But there was reason to be cautious. In the past, PMC explored the telecommunications market, making housings for cell phones and other devices. That market soon shifted offshore to Asia, creating an imbalance of business growth for PMC.
The company was given confidence to overcome its hesitation when a customer said PMC could excel in the medical device industry. Though PMC had not yet dipped its toes in that pool, this customer had faith and moved forward with PMC during its journey.
This included identifying relevant business segments and building quality systems.
“The biggest challenge and opportunity is how do we take this amazing business with the very special talents that we have, find the right places in the medical device industry to focus those and then pursue new customer relationships and new application areas to focus in,” Jennings says.
Utilizing its strength in narrowly defined niches, PMC had the benefit of being a company with more highly valued and targeted capabilities versus broad, commoditized parts. The company, however, still had lots of work ahead of it.
Before pursuing medical device customers, PMC made a significant investment in its Shelbyville, Indiana, plant. Located 30 miles southeast of Indianapolis, the 70,000-square-foot facility supplies products to its global automotive customers. The facility was updated to be Food and Drug Administraion registered for medical device clean room manufacturing of implants and finished surgical devices. Products for its medical device customers are now manufactured there as well.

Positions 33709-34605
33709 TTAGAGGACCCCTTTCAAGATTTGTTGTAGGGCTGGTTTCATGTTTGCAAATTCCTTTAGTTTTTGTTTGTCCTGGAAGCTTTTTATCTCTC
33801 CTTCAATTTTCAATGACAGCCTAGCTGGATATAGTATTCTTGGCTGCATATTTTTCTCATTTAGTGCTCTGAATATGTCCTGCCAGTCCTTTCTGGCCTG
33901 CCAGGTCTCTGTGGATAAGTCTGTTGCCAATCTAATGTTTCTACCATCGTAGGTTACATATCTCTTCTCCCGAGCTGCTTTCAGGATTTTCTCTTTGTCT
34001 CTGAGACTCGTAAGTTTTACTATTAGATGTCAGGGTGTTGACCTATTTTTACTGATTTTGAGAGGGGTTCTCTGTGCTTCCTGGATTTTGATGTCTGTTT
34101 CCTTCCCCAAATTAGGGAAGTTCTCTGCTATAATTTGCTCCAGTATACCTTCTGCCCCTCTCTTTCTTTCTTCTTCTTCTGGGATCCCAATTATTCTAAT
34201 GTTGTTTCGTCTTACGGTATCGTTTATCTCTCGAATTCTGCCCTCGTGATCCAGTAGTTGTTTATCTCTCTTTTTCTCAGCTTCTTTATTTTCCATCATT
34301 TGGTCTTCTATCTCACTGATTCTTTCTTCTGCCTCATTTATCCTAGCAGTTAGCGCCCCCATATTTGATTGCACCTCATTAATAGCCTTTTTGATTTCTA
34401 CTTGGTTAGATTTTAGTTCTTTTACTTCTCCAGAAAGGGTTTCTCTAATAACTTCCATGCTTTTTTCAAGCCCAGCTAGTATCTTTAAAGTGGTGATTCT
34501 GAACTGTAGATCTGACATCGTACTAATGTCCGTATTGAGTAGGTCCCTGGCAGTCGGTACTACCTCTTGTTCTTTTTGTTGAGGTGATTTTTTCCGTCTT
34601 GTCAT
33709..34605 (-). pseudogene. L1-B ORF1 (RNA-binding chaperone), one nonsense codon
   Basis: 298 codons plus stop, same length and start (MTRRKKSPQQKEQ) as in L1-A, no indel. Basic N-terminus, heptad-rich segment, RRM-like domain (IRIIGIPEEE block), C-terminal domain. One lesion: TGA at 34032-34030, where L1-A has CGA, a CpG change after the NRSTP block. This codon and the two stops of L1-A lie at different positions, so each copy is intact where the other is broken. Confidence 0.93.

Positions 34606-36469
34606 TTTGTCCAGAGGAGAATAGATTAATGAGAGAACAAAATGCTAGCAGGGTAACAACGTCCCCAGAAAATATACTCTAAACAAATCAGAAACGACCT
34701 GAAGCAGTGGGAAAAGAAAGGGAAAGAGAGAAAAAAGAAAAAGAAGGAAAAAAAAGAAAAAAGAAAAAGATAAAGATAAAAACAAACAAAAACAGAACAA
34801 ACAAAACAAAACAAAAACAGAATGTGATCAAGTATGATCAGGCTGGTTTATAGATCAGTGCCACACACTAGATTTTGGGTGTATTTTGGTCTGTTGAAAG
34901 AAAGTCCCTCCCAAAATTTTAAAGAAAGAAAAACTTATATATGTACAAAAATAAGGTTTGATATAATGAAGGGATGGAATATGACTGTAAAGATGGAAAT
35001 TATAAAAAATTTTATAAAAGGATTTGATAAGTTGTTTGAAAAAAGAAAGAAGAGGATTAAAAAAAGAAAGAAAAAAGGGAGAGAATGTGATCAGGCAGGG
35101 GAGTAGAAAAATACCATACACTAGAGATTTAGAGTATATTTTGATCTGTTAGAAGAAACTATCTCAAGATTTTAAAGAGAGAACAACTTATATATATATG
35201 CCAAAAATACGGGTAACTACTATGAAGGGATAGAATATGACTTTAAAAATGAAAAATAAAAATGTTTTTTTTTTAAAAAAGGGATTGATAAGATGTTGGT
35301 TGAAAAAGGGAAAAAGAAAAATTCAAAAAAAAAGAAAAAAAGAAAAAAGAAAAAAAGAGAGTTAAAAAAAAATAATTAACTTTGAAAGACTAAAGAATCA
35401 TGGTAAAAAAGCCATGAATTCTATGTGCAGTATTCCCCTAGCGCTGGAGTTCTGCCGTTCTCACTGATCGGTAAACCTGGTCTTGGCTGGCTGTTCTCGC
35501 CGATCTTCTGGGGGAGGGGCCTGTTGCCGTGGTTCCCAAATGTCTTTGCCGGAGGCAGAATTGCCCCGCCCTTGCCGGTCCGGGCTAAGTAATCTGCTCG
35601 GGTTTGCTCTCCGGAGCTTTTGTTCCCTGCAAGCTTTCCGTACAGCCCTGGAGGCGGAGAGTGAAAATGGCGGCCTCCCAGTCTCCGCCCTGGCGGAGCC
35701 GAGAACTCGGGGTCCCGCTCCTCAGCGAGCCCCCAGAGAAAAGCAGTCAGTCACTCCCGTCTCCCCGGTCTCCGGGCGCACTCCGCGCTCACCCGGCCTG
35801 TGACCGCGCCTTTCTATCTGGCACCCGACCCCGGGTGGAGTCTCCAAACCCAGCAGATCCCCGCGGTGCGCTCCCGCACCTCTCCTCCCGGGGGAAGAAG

“That’s a big step for somebody to take and commitment for somebody to make,” Jennings says. “But the credibility that it lent when we brought the first customers in was phenomenal. It showed the commitment that we were serious.”
Play to your strength
For PMC, its specialty is specialization. It knew that attacking the entire medical device market was not realistic, so the company focused on leveraging what it already did well.
“A big reason for our success was we knew we were highly experienced in high-temperature materials,” Jennings says. “And because of that, we made a decision to go straight into implant molding, so we actually mold screws and nails and things that are used in sports medicine and orthopedic procedures.”
Not only did its philosophy of specialization pay off, but its experience in automotive went a long way to ease the concerns customers might have had with a new player in the market.